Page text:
19. For thus saith the LORD of hosts concerning the pillars, and concerning the sea, and concerning the bases, and concerning the residue of the vessels that remain in this city,
19. Quia sic dicit Jehova exercituum de columnis et de mari, et de basibus, et de residuo vasorum quae supersunt in urbe hac,
20. Which Nebuchadnezzar king of Babylon took not, when he carried away captive Jeconiah the son of Jehoiakim king of Judah from Jerusalem to Babylon, and all the nobles of Judah and Jerusalem;
20. Quae non abstulit Nebuchadnezer rex Babylonia, cum adduxit captivum Jechaniam filium Jehoiakim regem Jehudah e Jerusalem, Babylonem, et omnes proceres Jehudah et Jerusalem;
21. Yea, thus saith the LORD of hosts, the God of Israel, concerning the vessels that remain in the house of the LORD, and in the house of the king of Judah and of Jerusalem;
21. Certe sic dicit Jehovah exercituum, Deus Israel, de vasis quae supersunt in domo Jehovae et in domo regis et in Jerusalem;
22. They shall be carried to Babylon, and there shall they be until the day that I visit them, saith the LORD; then will I bring them up, and restore them to this place.
22. Babylonem transferentur, et illic erunt usque ad diem quo visitabo ea (vel, cos, quod mihi magis placet,) dieit Jehova; et ascendere faciam eos et reducam cos ad locum hunc.
Jeremiah said, in the passage we considered yesterday, that it was more to be desired that God should keep what remained at Jerusalem, than that what had been taken away should be restored, for the time of punishment had not yet passed away; and thus he condemned the false teachers, because they had presumptuously and boldly promised a quick return as to the king as well as to those who had been led with him into exile, he now confirms the same thing, and says that what remained as yet at Jerusalem was already destined for their enemies the Babylonians, and would become their prey. Nebuchadnezzar had in part spared the Temple and the city; he had taken away chiefly the precious vessels, but had not entirely spoiled the Temple of its ornaments. As, then, some splendor was still to be seen there, the Jews ought to have learned that he had acted kindly towards them. He now says, that the Temple and the city would be destroyed; and this may be gathered from his words when he says, that there would be nothing remaining.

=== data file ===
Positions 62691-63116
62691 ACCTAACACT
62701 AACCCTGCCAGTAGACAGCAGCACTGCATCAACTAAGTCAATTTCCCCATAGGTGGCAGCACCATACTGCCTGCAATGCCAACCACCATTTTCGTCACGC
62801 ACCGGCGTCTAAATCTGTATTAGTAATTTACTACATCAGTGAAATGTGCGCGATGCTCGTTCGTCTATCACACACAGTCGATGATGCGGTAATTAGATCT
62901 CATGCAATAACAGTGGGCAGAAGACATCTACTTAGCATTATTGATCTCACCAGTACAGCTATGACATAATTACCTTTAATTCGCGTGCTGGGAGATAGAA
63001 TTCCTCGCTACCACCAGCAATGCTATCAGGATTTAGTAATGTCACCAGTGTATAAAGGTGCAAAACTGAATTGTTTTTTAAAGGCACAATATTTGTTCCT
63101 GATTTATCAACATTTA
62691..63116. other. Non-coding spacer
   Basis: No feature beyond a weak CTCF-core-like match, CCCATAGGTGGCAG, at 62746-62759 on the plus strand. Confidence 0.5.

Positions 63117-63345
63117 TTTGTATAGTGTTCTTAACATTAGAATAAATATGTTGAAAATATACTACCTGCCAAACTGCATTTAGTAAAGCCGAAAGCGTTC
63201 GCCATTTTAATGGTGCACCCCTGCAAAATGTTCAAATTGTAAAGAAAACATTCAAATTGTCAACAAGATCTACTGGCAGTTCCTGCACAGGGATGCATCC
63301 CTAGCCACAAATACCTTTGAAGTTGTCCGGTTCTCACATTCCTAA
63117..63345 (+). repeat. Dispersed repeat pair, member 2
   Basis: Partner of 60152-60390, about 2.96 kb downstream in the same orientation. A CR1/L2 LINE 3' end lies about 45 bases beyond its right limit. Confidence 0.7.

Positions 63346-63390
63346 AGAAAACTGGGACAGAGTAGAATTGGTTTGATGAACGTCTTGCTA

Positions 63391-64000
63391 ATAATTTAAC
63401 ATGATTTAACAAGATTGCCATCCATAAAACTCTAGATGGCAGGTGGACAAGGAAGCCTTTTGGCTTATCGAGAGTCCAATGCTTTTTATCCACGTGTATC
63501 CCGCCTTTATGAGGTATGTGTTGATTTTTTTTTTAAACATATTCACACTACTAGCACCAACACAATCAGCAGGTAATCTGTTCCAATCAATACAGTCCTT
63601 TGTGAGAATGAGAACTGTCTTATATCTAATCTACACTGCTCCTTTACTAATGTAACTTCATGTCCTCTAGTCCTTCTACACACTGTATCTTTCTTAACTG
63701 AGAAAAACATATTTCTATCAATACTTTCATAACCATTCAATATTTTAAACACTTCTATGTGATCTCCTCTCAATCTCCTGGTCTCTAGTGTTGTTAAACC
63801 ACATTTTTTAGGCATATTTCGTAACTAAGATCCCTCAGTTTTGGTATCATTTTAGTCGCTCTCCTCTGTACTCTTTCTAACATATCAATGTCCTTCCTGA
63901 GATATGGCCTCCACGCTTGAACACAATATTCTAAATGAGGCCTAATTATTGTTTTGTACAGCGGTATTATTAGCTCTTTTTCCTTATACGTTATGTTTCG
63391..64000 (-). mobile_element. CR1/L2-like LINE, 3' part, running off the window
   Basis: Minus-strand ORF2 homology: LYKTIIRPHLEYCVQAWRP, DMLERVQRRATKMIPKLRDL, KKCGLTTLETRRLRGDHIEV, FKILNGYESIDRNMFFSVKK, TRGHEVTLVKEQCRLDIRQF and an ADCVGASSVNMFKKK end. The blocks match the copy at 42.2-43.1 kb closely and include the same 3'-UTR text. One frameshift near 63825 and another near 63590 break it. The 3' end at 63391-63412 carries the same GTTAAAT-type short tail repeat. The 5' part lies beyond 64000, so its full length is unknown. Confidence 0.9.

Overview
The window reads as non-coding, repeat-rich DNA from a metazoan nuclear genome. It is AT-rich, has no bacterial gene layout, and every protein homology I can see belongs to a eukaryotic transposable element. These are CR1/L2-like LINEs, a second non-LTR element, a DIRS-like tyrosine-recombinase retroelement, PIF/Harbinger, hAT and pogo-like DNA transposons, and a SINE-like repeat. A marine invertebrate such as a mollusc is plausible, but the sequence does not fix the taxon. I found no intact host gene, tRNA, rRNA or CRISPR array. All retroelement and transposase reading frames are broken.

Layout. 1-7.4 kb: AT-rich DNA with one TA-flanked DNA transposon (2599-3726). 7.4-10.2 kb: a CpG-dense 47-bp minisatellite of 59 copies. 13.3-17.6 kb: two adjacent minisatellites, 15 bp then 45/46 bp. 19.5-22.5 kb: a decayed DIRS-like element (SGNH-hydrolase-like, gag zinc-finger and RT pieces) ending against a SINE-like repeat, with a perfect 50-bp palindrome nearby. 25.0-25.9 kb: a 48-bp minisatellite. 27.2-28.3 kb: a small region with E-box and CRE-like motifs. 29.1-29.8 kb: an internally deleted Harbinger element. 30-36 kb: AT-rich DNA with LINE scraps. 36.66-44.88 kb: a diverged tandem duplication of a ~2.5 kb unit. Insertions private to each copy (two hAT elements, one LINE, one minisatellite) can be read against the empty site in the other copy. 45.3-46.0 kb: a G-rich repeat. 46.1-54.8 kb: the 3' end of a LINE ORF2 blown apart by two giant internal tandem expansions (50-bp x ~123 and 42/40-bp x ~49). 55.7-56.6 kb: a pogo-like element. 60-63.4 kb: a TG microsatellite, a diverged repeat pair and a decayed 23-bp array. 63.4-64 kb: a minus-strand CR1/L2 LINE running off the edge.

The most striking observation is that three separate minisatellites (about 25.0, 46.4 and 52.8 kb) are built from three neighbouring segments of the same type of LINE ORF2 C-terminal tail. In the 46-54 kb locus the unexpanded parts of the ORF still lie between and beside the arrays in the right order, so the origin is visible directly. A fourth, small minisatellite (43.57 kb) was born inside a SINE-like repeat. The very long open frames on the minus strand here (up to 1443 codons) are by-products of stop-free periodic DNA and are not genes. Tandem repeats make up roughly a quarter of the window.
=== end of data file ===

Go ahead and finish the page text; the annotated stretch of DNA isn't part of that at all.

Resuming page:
Thus saith Jehovah concerning the pillars, etc. There is no doubt but that Solomon spent much money on the pillars, as the Scripture commends the work. He adds, concerning the sea, which was a very large vessel, for from it the priests took water to wash themselves whenever they entered the Temple to perform their sacred duties. And though it was made of brass, it was yet of no small value on account of its largeness; and for this reason it was called sea. He mentions, in the third place, the bases Jerome reads, |To the bases,| for the preposition is 'l, but it means often of, or concerning, as it is well known. He then declares what God had determined as to the pillars as well as the sea and the bases. There were, indeed, other vessels besides; but he specified these in order that the king, and also the people, might know that nothing would be left remaining in the Temple.